High winds that gust without warning, changing velocity and direction at the drop of a dime, make it nearly impossible to pull off a praiseworthy shot. No matter how much practice you’ve had, it makes no sense to release the string when your sight pin is jumping around like a fish out of water. On the other hand, a steady, constant wind can sometimes be a different matter; especially if you’ve put in the time at the range under similar conditions and know exactly how your arrow is going to react.
When taking shots from a treestand there are many points to consider. Perhaps the most important is shot angle. Not just the angle of the deer, but the angle from the shooter to the deer must also be pondered. Experiment with different shooting scenarios during the off-season to weed out the ethical from the unethical. It is time well spent.
Entry and Exit Paths
Much time and consideration is given to the entry location when discussing bow shots on whitetails; and rightfully so. Nothing tells you better about what is going to happen than knowing where your arrow is heading. However, perhaps even more important than that…. is knowing where your arrow has been. Ideally, you want to not only strive for a great entry path, but a great exit path as well; equally considering both. Doing so will insure that your arrow has a better chance of passing through vital organs; instead of intestines or less critical muscle tissue.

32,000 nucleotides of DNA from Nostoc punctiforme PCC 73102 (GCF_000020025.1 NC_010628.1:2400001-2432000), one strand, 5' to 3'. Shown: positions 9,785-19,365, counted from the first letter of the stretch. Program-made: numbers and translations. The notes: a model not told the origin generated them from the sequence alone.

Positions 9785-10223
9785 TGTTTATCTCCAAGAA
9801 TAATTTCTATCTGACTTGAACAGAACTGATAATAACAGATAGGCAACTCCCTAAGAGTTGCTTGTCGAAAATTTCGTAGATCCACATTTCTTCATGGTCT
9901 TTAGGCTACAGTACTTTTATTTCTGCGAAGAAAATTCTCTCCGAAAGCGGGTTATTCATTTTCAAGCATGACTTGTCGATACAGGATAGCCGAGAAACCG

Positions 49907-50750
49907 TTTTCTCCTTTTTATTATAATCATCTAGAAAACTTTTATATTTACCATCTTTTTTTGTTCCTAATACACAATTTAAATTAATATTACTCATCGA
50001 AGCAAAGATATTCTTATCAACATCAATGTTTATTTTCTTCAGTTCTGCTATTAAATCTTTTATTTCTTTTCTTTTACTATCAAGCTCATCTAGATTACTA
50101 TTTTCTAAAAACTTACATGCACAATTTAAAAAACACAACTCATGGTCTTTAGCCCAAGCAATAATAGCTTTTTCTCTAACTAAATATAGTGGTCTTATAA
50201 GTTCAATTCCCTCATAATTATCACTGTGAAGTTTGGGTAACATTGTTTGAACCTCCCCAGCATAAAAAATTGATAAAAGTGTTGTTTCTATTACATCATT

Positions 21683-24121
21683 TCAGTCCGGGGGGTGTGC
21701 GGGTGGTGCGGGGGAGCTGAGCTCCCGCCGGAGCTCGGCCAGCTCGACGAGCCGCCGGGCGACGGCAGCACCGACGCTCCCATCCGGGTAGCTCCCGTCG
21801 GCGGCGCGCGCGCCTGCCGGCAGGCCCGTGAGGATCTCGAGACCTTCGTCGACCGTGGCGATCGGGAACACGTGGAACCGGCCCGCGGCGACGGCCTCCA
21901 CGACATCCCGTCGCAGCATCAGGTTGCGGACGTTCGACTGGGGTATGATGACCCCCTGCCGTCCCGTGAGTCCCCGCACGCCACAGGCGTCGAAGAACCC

The only way to familiarize yourself with exit holes and how to achieve a desirable one is by carefully observing your practice shots at home; noting the entire path of the arrow. Eventually, over time, you will start to see the exit location in your mind before you even dump the bow string; which will ultimately result in proper arrow placement. Consider the entrance hole carefully, but more importantly, strive for a good exit as well.
The longer the search goes, the higher the odds are that you will not find your animal; it’s as simple as that. You’ve got to hit a major organ or artery in order to “bleed the deer out”. Otherwise, you’re fighting a losing battle”.
Given all of the resources available to today’s bowhunter, there really is no excuse for ignorance when it comes to deer anatomy and proper shot placement. Countless volumes of information covering either subject can easily be attained either by contacting the National Bowhunter Education Foundation (NBEF), or by searching quality websites such as Bowhunting.com. All you have to do is be eager and willing to learn more about the game you pursue in order to make each shot the absolute best it can be. After all, we owe our quarry that much. Don’t we?
For a complete guide to whitetail anatomy and shot placement, contact the NBEF at www.nbef.org or PO Box 180757, Fort Smith, AR 72908. Marilyn Bentz, Executive Director, is very friendly and most eager to help in any way possible.